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Concepts on Tungsten and Tungsten Radiation Shield
Tungsten metal was isolated in the year 1783 by J.J and F. Elhuyar in Spain. This metal is lustrous and silvery white in color and does not occur naturally. It is extracted from its ores, the two of the major ones being wolframite and scheelite. Tungsten metal is relatively inert and resists corrosion. This metal has the highest melting point of all metals and when it is in its pure form, it can be really easy to work with. But when there is presence of impurities, it becomes quite brittle and hence hard to use or work with.The high melting point of tungsten metal makes it useful for many applications under extreme conditions, as are discussed next.
2. Uses and applications of tungsten
· The fact that tungsten has a very high, infact the highest melting points makes it suitable for use as an electric filament in electric light bulbs, electrodes, etc.
· A number of tungsten-based alloys are further used in diverse applications, for instance, radiation shields since they provide 50% increase in density compared to lead.
· Tungsten and its alloys can be found military applications such as shells, armor, etc. These alloys also find usages in aerospace industry as well, i.e.aeronautics and astronautics.
· Tungsten carbide powder along with cobalt and nickel powder are often compressed and then sintered for the production of cemented carbides. These cemented carbides are then used in place of high speed steel to form the tip of cutting and drillingtools.
3. Occurrence and extraction of tungsten
Tungsten metal is found to be occurring in such minerals as wolframite, ferberite, scheelite and hubrenite ores. China is the largest producer of tungsten metal, followed by Russia, Bolivia and Canada. In order to extract tungsten from its ores, the ores are first crushed, then cleaned and treated with alkalis and this process results in tungsten trioxide. Finally, tungsten trioxide is heated with carbon or hydrogen gas in order to obtain the tungsten metal and carbon dioxide or water vapor and tungsten metal.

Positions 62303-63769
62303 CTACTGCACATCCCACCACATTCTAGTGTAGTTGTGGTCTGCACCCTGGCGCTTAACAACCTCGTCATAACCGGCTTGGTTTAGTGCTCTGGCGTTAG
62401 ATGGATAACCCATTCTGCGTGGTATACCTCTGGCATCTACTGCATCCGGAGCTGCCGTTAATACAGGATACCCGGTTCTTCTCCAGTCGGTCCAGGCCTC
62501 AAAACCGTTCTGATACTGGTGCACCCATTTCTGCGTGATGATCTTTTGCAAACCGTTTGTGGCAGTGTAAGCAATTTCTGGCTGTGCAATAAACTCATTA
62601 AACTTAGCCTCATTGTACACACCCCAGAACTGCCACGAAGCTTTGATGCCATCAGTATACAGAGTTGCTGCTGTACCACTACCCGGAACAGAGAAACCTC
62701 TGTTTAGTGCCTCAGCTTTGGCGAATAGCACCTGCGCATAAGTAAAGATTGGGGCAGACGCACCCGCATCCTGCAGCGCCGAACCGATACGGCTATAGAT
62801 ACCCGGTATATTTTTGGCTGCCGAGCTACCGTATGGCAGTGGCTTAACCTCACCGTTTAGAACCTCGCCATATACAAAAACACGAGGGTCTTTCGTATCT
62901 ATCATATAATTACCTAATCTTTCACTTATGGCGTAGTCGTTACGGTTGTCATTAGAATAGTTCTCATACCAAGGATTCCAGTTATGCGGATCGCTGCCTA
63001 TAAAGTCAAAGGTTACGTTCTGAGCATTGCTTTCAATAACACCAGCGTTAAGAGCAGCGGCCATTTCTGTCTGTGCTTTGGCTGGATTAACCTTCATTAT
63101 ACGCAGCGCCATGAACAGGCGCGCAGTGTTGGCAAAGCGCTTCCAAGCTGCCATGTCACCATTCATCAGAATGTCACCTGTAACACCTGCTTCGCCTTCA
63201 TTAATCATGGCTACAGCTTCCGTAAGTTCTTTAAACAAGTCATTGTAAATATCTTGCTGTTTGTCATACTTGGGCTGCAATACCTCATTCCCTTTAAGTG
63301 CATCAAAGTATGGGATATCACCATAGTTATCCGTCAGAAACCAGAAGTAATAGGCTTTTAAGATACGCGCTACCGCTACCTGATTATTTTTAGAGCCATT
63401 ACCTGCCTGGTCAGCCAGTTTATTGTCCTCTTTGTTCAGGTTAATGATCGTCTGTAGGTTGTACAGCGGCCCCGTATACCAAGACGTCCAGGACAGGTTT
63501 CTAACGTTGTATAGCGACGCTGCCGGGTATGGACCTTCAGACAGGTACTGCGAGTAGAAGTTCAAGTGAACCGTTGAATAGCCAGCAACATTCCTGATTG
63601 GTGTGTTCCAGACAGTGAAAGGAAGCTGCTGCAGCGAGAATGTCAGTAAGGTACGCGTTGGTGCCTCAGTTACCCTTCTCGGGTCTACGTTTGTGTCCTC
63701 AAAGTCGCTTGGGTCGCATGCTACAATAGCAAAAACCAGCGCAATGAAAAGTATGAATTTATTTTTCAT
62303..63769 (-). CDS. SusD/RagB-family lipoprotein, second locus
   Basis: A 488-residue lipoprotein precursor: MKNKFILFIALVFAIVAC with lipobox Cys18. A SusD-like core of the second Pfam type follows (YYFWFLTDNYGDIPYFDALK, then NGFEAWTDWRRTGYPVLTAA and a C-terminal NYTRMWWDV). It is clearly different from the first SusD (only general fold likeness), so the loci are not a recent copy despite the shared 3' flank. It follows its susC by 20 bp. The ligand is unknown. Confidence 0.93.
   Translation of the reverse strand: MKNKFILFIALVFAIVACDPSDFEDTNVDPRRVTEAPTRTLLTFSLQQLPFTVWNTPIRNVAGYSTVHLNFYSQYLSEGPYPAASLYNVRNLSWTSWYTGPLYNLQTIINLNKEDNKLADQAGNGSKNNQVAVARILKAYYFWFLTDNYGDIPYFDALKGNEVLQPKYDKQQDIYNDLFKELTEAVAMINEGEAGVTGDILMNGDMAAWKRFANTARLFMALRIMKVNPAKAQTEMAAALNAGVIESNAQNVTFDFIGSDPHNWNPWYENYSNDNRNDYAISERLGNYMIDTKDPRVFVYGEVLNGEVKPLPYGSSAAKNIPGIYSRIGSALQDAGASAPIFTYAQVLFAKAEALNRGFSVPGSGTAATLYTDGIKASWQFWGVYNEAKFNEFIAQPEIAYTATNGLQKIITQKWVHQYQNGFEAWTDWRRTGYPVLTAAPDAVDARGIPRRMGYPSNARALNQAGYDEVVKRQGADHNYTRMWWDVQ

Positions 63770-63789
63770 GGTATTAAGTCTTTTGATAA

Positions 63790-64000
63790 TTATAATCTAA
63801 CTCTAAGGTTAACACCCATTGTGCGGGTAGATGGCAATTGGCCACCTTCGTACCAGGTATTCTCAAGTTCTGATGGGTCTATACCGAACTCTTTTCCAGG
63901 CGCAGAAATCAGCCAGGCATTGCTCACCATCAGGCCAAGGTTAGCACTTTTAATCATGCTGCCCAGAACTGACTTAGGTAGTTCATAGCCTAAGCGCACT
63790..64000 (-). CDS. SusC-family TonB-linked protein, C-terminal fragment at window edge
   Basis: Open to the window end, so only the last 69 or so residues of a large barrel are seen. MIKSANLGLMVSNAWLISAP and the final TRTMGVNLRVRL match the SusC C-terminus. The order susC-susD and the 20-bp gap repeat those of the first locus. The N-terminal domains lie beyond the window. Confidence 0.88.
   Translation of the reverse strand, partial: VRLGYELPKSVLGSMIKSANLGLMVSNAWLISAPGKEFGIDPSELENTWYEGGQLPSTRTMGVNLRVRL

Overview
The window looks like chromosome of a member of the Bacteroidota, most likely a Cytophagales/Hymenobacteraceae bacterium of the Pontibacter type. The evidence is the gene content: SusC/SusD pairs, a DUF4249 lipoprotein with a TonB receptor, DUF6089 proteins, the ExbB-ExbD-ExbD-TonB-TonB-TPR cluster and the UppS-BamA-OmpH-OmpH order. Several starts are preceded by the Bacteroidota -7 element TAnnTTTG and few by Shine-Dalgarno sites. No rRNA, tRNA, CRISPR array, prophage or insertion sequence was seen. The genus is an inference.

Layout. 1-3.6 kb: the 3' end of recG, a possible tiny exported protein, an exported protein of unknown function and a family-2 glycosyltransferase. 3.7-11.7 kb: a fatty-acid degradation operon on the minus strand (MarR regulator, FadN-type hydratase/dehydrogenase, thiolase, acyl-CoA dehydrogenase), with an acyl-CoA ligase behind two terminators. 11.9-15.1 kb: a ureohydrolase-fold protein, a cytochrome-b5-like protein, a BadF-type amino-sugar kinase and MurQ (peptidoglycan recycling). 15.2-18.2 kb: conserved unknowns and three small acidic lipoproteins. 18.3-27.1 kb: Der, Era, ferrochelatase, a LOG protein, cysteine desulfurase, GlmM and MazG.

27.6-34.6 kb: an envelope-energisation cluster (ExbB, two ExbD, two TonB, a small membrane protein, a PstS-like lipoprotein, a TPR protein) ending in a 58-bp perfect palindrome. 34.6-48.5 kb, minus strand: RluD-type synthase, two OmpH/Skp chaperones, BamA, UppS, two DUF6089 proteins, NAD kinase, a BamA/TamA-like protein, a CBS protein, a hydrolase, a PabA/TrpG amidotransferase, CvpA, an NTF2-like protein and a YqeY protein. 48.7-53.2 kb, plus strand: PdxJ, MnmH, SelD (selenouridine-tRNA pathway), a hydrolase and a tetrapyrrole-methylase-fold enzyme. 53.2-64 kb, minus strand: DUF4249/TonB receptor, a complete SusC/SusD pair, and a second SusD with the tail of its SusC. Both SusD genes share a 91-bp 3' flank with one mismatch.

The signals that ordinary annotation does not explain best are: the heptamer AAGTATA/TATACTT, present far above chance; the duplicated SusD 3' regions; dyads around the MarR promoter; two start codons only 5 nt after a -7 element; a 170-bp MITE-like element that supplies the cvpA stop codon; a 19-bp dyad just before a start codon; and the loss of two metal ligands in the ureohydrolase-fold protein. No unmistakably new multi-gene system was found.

4. Properties of tungsten
Biological function: tungsten metal has no biological role and also has low toxicity.
· In pure form, it is very hard and malleable and hence easy to work with.If impure, it is brittle and difficult to fabricate.
· Tungsten has the highest melting point and lowest vapor pressure. It has really high tensile strength as well.
· Tungsten owns the lowest coefficient of thermal expansion amongall pure metals.
· It is of high resistance to corrosion and has 5 stable isotopes.
5. Sample material: radiation shield
Wolfmet tungsten alloy finds use as a shield against x rays as well as gamma rays. It is also used as a radiation shield because of the high density of Wolfmet tungsten by engineers and has been used like this for years. It is also often used as a collimator to focus radiation beams onto a target. This alloy of tungsten has 60% more density than lead and hence provides superior attenuation characteristics for x-ray and gamma radiations.
By Stanford Materials http://stanfordmaterials.com/
Stanford Materials Corporation is a worldwide supplier of various oxides, metals, alloys, advanced ceramic materials, and minerals. It was established in 1994 to supply high quality rare earth products to our customers in the research and development fields. To meet increasing demands for rare earth products and other materials, Stanford Materials now carries a variety of materials to serve not only our customers in research and development but also manufacturers in the ceramic, metallurgy and electronic industries. Stanford Materials carries both technical grade materials for industries as well as high purity chemicals (up to 99.99999%) for research institutes.
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